slide:ology is one of my favorite business books of the year so far, and, yes, it is a business book. In fact, I think it should be the top of any business person’s reading list. If you ever have to present an idea, pitch a product, sell a service, get approval, or provide a progress update which should cover just about every front line manager and above in an organization. I’m not alone in my praise. Garr Reynolds, presentation guru and author of Presentation Zen, calls the book his “favorite presentation book of all time.”
The crux comes very early in the book on the role that slides play. According to Nancy, they can either be a document, a teleprompter, or a presentation. Slides can be great as a document (her book was actually written using PowerPoint) or teleprompter. However, audiences shouldn’t be expected to endure slides that are more document than presentation. The remainder of this beautifully designed book is dedicated to tips and techniques on how to create effective and powerful presentations.
Filled with case studies and example’s, Nancy’s book provides tips and techniques that are both practical and inspirational at the same time. Some people may debate of the finer points in the book. Maybe the most controversial is the estimate of 36-90 hours to create a 30-slide deck. Most people would find that time commitment hard for an everyday presentation. However, if you’re trying to land that million dollar plus client or making a career-changing presentation, it could be argued that even more time might be justified. In some ways, if it’s worth presenting, it’s worth spending the time to do it well.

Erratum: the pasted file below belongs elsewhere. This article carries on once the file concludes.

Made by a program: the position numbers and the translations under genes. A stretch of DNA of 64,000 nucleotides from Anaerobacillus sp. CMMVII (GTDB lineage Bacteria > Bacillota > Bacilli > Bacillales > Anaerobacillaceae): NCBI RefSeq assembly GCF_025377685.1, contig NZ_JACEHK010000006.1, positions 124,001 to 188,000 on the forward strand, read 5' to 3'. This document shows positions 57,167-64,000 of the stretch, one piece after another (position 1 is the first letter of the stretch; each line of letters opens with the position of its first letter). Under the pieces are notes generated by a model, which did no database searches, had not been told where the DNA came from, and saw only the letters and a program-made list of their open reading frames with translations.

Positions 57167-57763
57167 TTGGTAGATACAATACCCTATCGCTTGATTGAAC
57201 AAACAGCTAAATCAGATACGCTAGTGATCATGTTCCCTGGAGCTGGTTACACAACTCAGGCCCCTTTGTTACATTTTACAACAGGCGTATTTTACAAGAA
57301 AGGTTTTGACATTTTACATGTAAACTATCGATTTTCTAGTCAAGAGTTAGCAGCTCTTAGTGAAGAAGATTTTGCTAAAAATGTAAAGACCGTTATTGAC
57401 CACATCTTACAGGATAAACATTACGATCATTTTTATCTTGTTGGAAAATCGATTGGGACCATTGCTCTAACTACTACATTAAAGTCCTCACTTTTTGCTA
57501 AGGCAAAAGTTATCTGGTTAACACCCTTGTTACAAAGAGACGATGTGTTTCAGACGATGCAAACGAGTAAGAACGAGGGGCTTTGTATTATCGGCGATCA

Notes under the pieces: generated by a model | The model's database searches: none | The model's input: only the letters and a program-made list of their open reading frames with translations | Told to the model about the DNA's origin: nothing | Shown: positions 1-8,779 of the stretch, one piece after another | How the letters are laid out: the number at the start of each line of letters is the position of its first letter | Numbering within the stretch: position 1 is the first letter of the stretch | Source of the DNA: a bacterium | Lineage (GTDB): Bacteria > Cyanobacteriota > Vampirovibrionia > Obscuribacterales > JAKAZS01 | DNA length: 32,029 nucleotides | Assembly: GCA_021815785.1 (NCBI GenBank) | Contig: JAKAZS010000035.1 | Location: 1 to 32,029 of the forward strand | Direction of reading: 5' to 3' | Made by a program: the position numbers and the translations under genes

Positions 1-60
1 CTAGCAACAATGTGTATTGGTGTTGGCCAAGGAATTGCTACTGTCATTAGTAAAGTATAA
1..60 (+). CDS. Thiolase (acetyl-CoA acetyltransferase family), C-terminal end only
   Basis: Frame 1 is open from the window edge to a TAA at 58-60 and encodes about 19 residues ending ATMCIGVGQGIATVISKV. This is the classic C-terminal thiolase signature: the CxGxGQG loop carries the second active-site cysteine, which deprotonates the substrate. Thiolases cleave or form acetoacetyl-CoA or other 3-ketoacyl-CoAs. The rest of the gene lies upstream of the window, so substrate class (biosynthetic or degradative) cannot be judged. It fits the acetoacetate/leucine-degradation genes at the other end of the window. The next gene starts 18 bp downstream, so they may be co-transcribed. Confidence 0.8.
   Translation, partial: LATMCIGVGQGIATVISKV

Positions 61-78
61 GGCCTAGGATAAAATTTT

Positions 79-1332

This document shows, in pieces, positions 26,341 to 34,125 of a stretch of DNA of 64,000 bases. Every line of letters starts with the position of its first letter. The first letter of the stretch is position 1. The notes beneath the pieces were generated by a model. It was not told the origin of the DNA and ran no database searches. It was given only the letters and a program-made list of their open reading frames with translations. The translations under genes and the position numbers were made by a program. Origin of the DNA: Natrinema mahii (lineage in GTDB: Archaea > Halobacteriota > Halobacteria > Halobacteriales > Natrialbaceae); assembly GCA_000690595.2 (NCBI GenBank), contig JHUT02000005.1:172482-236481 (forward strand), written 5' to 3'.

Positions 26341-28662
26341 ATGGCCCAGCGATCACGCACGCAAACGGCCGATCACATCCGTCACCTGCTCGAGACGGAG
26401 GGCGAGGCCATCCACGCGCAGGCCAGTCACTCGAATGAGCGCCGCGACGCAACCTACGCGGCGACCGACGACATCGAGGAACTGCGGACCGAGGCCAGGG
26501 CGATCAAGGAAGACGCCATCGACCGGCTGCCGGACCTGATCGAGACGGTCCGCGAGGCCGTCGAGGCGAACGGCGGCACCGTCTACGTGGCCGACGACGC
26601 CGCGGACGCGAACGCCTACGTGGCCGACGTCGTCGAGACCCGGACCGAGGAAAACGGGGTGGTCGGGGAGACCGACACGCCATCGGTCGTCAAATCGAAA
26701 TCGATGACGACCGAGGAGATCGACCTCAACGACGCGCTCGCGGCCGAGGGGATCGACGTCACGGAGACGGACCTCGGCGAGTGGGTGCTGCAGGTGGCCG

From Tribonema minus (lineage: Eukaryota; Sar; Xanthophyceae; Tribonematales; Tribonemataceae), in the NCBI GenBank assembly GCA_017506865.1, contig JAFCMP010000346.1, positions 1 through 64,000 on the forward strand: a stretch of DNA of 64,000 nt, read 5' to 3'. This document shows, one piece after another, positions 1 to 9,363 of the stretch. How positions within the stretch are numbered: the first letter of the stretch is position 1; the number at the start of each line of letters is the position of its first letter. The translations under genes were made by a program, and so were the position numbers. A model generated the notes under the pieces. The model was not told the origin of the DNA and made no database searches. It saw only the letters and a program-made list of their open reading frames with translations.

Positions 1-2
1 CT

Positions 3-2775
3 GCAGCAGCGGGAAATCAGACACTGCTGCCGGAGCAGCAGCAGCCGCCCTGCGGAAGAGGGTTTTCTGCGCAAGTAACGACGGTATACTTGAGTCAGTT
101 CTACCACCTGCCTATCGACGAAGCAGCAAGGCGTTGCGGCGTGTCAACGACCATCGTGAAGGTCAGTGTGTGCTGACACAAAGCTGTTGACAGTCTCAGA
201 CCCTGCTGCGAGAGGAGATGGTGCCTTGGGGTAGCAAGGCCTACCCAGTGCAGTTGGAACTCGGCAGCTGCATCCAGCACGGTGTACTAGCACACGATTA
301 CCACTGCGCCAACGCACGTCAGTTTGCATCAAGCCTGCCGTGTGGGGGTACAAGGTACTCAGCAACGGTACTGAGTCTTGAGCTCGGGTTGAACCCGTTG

Maybe of most significance to me was Nancy’s explanations of the use of color and text. Arguably, these two items are the most prevalent elements of any presentation. While I though I had understood color in the past, I’ve never had it (and particularly the color wheel) explained to me in such an easy, understandable, and instantly applicable way. In a quick 14 pages, she moves from color theory into practical, usable examples.
She covers a variety of other topics like:
– Using personas (a concept borrowed from user experience design)
– Brainstorming presentation approaches & ideas
– Sketching ideas
– Using diagrams to express complex concepts
– Displaying data
– Arranging elements on a slide
– Using photos, illustrations, and images
– Using movement
To hear our discussion with Nancy on a variety of the topics from her book, check out our recent podcast with her. This book is both a great read and a handy reference tool. While it looks great on a coffee table, it would be a shame for it not to be near your computer to reference for every presentation you create.
I highly recommend this book as part of your personal library. It left me wanting even more. I can’t wait for the follow-up! The book is available from your local bookstore or you can order it now from our bookstore.
Nancy is also presenting next week in the Visual Thinking Online Workshop just one week from today, on Tuesday September 16th. You can talk with her and three other great presenters live (Dave Gray, David Sibbet, and Karl Gude). This is a great opportunity to hone a wide variety of your visual thinking skills with some of the best in our industry.